Marine Biology

, Volume 161, Issue 3, pp 681–696 | Cite as

Epibenthic macrofaunal community response after a mega-earthquake and tsunami in a shallow bay off central-south Chile

  • Eduardo Hernández-MirandaEmail author
  • José Cisterna
  • Ernesto Díaz-Cabrera
  • Rodrigo Veas
  • Renato A. Quiñones
Original Paper


On February 27, 2010, the world’s sixth strongest earthquake on record (8.8 M w) and tsunami hit central Chile. We assess the response of the epibenthic macrofaunal community following this event in Coliumo Bay, one of the areas most affected by this mega-perturbation. The indicators of aggregate and compositional variability show that 3 years after this event, the community appears to have undergone the following dynamics: (1) At an inter-annual timescale, the community (both in density and biomass) shifted through different structures with apparent directionality; (2) Oceanographic and biological seasonality had a strong cyclical influence on the inter-annual community response; (3) There was spatial homogenization of the community over time (i.e., recovery of diversity), probably promoted by the ecological functionality of scavenger species (i.e., crab Cancer coronatus and snail Nassarius spp.) and by the proportional increase in non-dominant species; (4) Bathymetry and bottom dissolved oxygen also played significant roles in the spatial structure of this community; (5) Three years after the perturbation, total density and total community biomass were still considerably below those described under unperturbed conditions, mainly associated with the decrease in density and biomass of dominant species. Therefore, in spite of this apparent community compositional recovery, the aggregate variability currently remains below the levels reported prior to the effect of the mega-earthquake and tsunami. These results provide evidence that supports both the Cross-Scale Resilience Hypothesis and the Response Diversity Hypothesis.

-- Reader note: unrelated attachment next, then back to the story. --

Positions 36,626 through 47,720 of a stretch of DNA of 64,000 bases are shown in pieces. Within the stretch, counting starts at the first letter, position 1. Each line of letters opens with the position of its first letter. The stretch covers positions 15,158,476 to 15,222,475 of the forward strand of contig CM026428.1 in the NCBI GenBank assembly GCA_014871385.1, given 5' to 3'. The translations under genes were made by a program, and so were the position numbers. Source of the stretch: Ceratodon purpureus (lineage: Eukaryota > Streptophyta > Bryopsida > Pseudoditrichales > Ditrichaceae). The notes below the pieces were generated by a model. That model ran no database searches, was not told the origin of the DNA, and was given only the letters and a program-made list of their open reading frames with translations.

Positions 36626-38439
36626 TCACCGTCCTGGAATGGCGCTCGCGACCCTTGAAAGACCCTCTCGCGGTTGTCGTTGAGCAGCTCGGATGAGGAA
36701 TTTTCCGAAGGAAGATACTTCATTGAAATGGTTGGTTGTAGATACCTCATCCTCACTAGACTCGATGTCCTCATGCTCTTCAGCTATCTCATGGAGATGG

Biomass Community Density Adjacent Coastal Area Resemblance Measure Total Community Biomass 
These keywords were added by machine and not by the authors. This process is experimental and the keywords may be updated as the learning algorithm improves.



This study was funded by FONDECYT 11100334 and 1130868 to E. Hernández-Miranda and by the Programa de Investigación Marina de Excelencia (PIMEX) of the Faculty of Natural and Oceanographic Sciences (University of Concepción, Chile). J. Cisterna was funded by a scholarship from CONICYT (Beca Magister 2010–2012) and by FONDECYT 11100334. R. A. Quiñones and E. Hernández-Miranda received additional funding from the Interdisciplinary Center for Aquaculture Research (INCAR; FONDAP Project Nº15110027). The authors would like to thank three anonymous reviewers and the Associated Editor Dr. M. G. Chapman for their valuable comments and suggestions to improve the quality of the paper.

Supplementary material

227_2013_2370_MOESM1_ESM.docx (68 kb)
Supplementary material 1 (DOCX 68 kb)
227_2013_2370_MOESM2_ESM.docx (66 kb)
Supplementary material 2 (DOCX 65 kb)


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Copyright information

© Springer-Verlag Berlin Heidelberg 2013

Authors and Affiliations

  • Eduardo Hernández-Miranda
    • 1
    • 2
    Email author
  • José Cisterna
    • 1
    • 3
  • Ernesto Díaz-Cabrera
    • 1
  • Rodrigo Veas
    • 1
  • Renato A. Quiñones
    • 1
    • 2
    • 3
  1. 1.Programa de Investigación Marina de Excelencia (PIMEX), Facultad de Ciencias Naturales y OceanográficasUniversidad de ConcepciónConcepciónChile
  2. 2.Interdisciplinary Center for Aquaculture Research (INCAR), Casilla 160-CUniversidad de ConcepciónConcepciónChile
  3. 3.Graduate Program in Oceanography, Department of Oceanography, Casilla 160-CUniversity of ConcepciónConcepciónChile

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